Senate eyes 6-month fuel tax hike suspension in 2019

MANILA, Philippines (UPDATED) – Senate committee on economic affairs chairperson Sherwin Gatchalian is proposing a 6-month suspension of the fuel tax hike stipulated in the Tax Reform for Acceleration and Inclusion (TRAIN) law in 2019.

In the Senate hearing on the issue held on Wednesday, October 24, Gatchalian said the longer period of suspension would enable both oil companies and consumers to adjust from the higher prices being experienced in 2018.

Aside from increasing fuel prices, other commodities have also become more expensive this year, hitting poor families the hardest.

The TRAIN law specifies that excise taxes on diesel and gasoline would be increased by P2 per liter effective January 1, 2019. Another P1.50 per liter would be added in 2020.

To protect consumers from spiraling prices, the law includes a provision stating that tax hikes may be suspended if Dubai crude oil prices average at $80 per barrel or higher for 3 straight months. But the law is silent on when tax hikes can be reimposed.

The Department of Finance (DOF) recently released an economic bulletin indicating that Dubai crude oil prices may taper off soon, but maintained that the 2019 fuel tax hike would be suspended.

Gatchalian initially told reporters after the hearing that the DOF – on its own – could implement the 6-month suspension he is proposing, without the need for Congress' approval. But in a statement on Wednesday evening, the senator corrected himself.

"After further review, I wish to clarify that the proposed fuel tax [hike] suspension requires congressional action," Gatchalian said.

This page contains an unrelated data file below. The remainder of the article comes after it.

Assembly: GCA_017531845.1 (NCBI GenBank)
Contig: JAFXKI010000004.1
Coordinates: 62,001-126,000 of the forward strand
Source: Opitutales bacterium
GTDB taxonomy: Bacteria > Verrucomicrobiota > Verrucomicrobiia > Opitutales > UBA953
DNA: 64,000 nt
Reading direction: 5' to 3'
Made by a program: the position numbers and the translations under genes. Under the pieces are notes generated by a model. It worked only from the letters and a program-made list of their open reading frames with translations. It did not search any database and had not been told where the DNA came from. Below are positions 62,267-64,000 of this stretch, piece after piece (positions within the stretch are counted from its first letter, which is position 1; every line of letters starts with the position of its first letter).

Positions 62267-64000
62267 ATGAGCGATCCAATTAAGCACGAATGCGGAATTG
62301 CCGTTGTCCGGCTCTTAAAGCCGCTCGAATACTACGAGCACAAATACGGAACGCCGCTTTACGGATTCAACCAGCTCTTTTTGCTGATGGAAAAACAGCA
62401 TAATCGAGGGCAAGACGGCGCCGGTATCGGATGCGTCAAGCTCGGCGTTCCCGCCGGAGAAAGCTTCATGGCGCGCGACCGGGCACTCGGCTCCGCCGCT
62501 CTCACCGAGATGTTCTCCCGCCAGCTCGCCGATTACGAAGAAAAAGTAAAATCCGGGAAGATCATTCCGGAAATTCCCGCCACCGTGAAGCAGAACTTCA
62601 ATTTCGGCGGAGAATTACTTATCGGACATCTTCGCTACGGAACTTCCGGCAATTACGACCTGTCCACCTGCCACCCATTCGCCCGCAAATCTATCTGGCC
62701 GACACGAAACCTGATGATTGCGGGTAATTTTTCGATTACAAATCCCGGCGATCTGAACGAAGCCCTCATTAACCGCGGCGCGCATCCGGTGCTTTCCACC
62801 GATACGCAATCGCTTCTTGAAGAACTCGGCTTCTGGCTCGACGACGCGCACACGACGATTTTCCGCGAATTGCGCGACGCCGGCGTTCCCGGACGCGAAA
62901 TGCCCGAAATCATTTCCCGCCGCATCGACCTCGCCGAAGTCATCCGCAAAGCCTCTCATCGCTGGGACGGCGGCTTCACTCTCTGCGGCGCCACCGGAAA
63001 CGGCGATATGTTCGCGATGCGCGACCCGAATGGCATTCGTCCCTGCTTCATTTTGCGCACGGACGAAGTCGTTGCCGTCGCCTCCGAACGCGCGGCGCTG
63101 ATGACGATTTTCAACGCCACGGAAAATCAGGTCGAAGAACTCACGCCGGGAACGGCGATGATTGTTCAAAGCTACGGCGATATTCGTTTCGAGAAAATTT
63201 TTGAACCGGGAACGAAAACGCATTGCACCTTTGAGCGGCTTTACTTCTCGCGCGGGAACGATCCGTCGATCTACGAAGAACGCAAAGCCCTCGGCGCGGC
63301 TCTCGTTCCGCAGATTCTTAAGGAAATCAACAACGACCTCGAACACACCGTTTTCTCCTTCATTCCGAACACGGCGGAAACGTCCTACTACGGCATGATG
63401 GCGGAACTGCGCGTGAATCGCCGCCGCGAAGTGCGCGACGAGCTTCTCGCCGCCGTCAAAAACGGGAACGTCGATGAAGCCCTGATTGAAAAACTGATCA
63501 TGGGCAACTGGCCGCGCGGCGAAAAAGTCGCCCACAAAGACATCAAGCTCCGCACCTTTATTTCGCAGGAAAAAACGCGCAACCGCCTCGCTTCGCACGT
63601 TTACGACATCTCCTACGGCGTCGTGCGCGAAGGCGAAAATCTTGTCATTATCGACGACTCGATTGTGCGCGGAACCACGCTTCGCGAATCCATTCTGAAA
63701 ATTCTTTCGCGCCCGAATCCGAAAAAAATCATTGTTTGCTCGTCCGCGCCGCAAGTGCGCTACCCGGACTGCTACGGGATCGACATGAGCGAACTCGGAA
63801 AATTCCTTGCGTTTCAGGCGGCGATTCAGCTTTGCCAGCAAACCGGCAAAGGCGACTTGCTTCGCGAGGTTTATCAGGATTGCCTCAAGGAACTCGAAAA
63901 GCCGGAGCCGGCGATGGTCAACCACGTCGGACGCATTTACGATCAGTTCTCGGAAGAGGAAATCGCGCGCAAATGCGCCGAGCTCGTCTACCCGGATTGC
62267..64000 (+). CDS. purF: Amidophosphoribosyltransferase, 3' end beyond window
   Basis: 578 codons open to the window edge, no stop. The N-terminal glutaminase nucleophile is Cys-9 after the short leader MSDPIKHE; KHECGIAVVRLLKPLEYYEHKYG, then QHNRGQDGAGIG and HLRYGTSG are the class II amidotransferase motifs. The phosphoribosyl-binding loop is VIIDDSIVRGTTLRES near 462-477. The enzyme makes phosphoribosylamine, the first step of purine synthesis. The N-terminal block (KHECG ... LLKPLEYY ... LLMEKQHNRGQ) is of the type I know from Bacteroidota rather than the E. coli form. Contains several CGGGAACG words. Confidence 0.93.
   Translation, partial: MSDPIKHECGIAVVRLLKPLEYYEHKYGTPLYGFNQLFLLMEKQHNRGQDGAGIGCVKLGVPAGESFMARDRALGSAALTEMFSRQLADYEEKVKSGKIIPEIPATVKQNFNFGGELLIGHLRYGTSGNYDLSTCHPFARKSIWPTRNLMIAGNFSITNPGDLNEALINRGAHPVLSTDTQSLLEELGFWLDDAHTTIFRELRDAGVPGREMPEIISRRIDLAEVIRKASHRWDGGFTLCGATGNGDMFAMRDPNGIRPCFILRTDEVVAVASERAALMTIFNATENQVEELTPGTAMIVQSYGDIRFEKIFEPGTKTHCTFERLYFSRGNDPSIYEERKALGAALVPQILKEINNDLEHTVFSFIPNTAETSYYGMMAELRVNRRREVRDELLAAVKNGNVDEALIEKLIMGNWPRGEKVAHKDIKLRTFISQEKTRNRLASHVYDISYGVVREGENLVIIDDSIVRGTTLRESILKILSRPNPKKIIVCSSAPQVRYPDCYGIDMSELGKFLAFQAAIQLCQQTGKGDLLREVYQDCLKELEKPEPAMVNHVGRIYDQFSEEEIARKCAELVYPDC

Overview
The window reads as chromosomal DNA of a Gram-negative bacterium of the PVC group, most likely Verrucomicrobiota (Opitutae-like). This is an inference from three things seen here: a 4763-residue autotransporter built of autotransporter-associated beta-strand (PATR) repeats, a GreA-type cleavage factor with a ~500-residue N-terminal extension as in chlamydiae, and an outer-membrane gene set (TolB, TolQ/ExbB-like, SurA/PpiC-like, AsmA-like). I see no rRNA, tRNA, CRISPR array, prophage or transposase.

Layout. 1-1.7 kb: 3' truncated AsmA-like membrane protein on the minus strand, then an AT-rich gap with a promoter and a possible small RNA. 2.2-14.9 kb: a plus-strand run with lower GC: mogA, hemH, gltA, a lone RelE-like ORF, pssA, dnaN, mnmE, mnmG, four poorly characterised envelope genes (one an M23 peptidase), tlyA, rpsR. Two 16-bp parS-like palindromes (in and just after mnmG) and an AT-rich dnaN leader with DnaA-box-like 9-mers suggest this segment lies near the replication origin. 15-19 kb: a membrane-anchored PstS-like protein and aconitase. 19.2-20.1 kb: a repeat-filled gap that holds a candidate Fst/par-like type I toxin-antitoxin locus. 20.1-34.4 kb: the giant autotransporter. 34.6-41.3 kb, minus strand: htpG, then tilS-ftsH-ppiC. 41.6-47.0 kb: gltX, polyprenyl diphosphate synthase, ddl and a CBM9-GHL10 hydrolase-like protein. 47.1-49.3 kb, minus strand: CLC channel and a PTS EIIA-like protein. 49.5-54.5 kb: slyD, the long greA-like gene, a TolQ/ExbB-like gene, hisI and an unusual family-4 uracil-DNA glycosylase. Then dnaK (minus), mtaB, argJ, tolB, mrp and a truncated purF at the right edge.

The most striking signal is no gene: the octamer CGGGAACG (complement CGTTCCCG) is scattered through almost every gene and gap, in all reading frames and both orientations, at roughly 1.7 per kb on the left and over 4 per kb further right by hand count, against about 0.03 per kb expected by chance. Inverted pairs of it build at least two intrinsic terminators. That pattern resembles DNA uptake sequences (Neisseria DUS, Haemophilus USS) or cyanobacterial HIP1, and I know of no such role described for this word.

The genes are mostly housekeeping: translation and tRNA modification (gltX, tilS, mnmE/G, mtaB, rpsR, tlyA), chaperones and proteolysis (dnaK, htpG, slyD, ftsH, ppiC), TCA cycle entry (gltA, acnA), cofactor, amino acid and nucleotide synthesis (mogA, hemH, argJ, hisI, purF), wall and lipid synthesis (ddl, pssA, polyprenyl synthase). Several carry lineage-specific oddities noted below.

"Section 43 of the TRAIN law on the automatic suspension of the fuel tax will not apply because the proposed suspension is not based on the breach of the $80 MOPS (Mean of Platts Singapore) threshold as provided in the law," he added.

Subsidy, cash transfers

As oil prices remain high, Gatchalian also said he will push to retain the P20,515 cash aid for jeepney drivers under the Pantawid Pasada program.

Economic managers previously said they would cut the cash transfer by half amid the looming fuel tax hike suspension.

Gatchalian also called on other implementing agencies like the Department of Transportation (DOTr) and the Department of Social Welfare and Development (DSWD) to speed up the distribution of unconditional cash transfers to the poor.

The DSWD reported that some 1.2 million individuals and households have yet to receive the P2,400 promised through the unconditional cash transfer program.

The DOTr was unable to provide figures to the panel, much to the disappointment of Gatchalian.

Instead, the senator pulled out the data himself from a DOTr report. He said that over 56,000 out of 179,000 drivers have been given cash cards for gas. – Rappler.com

Ralf Rivas

A sociologist by heart, a journalist by profession. Ralf is Rappler's business reporter, covering macroeconomy, government finance, companies, and agriculture.

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